Alan Stahler: Some rocks are older than others | TheUnion.com

Alan Stahler: Some rocks are older than others

Alan Stahler
Columnist
On their return to Earth, the crew of Apollo 11 looked back to make this image of the moon.
Courtesy NASA

LOOK UP IN THE SKY

With a forecast for clear skies, members of Nevada County Astronomers will set up scopes at the junction of Highway 49 and the old Downieville Highway, this Saturday, beginning 8 p.m. It’s a free event, and kids are welcome.

— Alan Stahler

Some numbers are hard to remember, but the age of the Earth — the number of years since Earth was born — is easy.

Just notice how one number follows another: Earth is 4.567 billion years old.

We’ve yet to find an Earth-rock that old, however, and likely never will. Rocks — on Earth, at least — don’t last forever. Exposed to the weather, they break down, becoming sand and clay and salt, and wash away.

Out beyond the orbit of Mars, a torus — a donut — of rocks circles the sun: the asteroid belt. Asteroids, it seems, are leftovers from the formation of the planets. In the vacuum of space, asteroids suffer neither wind nor rain.

Two spacecraft, one American, one Japanese, are right now working to bring samples of asteroids back to Earth. But we already have such samples. Meteors — “shooting stars” — are bits of dust and rock, blown or blasted off comets and asteroids, that have since fallen to Earth.

The solid bodies of the solar system, such as planets and asteroids, likely formed at the same time. The age of the oldest meteorites — 4.567 billion years — gives us the age of the asteroids, and, thus, the age of the Earth.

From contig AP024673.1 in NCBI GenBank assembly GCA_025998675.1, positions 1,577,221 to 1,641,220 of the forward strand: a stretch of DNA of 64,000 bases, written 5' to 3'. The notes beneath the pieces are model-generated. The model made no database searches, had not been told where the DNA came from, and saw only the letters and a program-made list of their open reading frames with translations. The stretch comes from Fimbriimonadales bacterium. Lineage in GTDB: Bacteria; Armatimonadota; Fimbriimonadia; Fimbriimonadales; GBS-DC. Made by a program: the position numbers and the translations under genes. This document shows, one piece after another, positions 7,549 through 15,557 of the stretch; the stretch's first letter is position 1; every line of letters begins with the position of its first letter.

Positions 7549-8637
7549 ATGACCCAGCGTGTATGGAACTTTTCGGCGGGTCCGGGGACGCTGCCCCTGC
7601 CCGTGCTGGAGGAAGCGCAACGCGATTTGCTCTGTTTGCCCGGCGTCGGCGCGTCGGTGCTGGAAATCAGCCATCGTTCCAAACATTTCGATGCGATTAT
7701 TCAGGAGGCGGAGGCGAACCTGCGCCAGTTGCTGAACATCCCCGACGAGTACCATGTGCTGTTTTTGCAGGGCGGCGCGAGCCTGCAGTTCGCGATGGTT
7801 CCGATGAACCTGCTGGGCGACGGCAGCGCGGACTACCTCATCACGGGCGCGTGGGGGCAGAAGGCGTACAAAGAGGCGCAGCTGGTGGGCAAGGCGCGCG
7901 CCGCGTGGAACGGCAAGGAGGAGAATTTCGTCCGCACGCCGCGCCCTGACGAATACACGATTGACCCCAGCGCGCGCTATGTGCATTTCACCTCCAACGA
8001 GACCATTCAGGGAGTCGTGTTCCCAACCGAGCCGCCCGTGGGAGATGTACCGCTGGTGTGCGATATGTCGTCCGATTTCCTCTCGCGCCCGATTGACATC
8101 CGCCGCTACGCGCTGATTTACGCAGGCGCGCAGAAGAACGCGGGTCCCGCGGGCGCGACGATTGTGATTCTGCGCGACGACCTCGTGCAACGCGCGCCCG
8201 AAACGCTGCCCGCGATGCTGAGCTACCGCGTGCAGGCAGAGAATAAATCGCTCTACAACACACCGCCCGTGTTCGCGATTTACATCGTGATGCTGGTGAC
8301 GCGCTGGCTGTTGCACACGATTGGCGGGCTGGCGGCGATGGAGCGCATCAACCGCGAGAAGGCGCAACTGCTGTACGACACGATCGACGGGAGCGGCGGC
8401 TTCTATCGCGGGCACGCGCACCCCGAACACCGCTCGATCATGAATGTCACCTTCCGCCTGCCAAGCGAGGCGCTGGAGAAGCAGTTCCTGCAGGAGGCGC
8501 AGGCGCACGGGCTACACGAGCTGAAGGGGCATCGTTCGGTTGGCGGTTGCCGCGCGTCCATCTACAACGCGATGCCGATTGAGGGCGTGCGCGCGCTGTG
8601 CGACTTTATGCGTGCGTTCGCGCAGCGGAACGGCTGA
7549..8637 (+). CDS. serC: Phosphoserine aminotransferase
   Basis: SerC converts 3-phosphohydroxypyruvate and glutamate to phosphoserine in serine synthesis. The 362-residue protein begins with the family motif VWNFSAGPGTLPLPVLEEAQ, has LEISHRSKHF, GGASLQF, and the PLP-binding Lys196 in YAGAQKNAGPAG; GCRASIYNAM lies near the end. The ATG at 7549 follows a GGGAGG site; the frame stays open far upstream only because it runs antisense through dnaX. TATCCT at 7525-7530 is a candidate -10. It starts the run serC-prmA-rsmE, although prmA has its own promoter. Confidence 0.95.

We don’t have to find any meteorites, though, to view rocks older than any of Earth. We only need to look up, after sunset tonight.

Earth did not always have a moon. But, it’s thought, some millions of years after Earth formed — some four-and-a-half billion years ago — something the size of a small planet smashed into Earth. The smash-up flung shattered rock out into space, into orbit around Earth. It was this material that coalesced to form the moon. Hot from the energy of impact, the young moon began as a molten mass of liquid rock.

The salt-and-pepper rock, common in the foothills, is granodiorite. It’s composed of two white minerals and a sprinkling of a black one. The black mineral, rich in iron, is hornblende.

Look closely at a chunk of granodiorite (it’s best to break one open, to see a fresh surface). It’s certainly solid, yet water has likely seeped into it, making it fairly easy to distinguish between the two white minerals. One white (maybe gray-white) mineral will be shiny — that’s quartz, which is very resistant to weathering. When granodiorite finally disintegrates, the quartz grains survive, wash downstream, and accumulate as sand.

The other white mineral — feldspar —is easily attacked by water, which destroys its shine, and makes it dull. Water turns feldspar to clay; mix in a bit of rusty iron, weathered out of the hornblende, and you’ve got red clay.

As the newborn, molten moon slowly cooled, minerals sorted themselves out. Feldspar floated to the surface, to crystallize as the bright rock of the moon, the background rock on which the dark man-in-the-moon is painted.

Looking up at the moon tonight, the bright feldspar is obvious. At four-and-a-half billion years old, it’s older than any Earth-rock.

With a forecast for clear skies, members of Nevada County Astronomers will set up scopes at the junction of Highway 49 and the old Downieville Highway, this Saturday, beginning 8 p.m. It’s a free event, and kids are welcome. Bring a sweater.

Al Stahler enjoys sharing nature with friends and neighbors. His science stories can be heard on KVMR-FM (89.5 MHz), and he may be reached at stahler@kvmr.org.


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